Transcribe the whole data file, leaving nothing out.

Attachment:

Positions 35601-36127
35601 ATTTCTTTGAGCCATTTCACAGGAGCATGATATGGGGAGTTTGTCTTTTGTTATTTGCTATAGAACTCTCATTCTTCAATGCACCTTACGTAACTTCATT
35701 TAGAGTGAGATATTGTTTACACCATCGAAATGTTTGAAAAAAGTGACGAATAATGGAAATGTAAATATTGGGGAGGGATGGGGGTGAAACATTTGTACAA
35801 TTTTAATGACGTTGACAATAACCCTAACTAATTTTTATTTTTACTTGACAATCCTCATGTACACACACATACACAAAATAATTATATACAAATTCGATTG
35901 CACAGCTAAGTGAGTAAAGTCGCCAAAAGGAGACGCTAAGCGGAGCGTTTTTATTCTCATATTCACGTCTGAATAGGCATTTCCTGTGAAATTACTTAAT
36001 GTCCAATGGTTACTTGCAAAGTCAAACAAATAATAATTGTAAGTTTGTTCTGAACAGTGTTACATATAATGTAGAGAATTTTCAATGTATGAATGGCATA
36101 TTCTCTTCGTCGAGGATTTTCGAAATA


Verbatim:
Positions 35601-36127
35601 ATTTCTTTGAGCCATTTCACAGGAGCATGATATGGGGAGTTTGTCTTTTGTTATTTGCTATAGAACTCTCATTCTTCAATGCACCTTACGTAACTTCATT
35701 TAGAGTGAGATATTGTTTACACCATCGAAATGTTTGAAAAAAGTGACGAATAATGGAAATGTAAATATTGGGGAGGGATGGGGGTGAAACATTTGTACAA
35801 TTTTAATGACGTTGACAATAACCCTAACTAATTTTTATTTTTACTTGACAATCCTCATGTACACACACATACACAAAATAATTATATACAAATTCGATTG
35901 CACAGCTAAGTGAGTAAAGTCGCCAAAAGGAGACGCTAAGCGGAGCGTTTTTATTCTCATATTCACGTCTGAATAGGCATTTCCTGTGAAATTACTTAAT
36001 GTCCAATGGTTACTTGCAAAGTCAAACAAATAATAATTGTAAGTTTGTTCTGAACAGTGTTACATATAATGTAGAGAATTTTCAATGTATGAATGGCATA
36101 TTCTCTTCGTCGAGGATTTTCGAAATA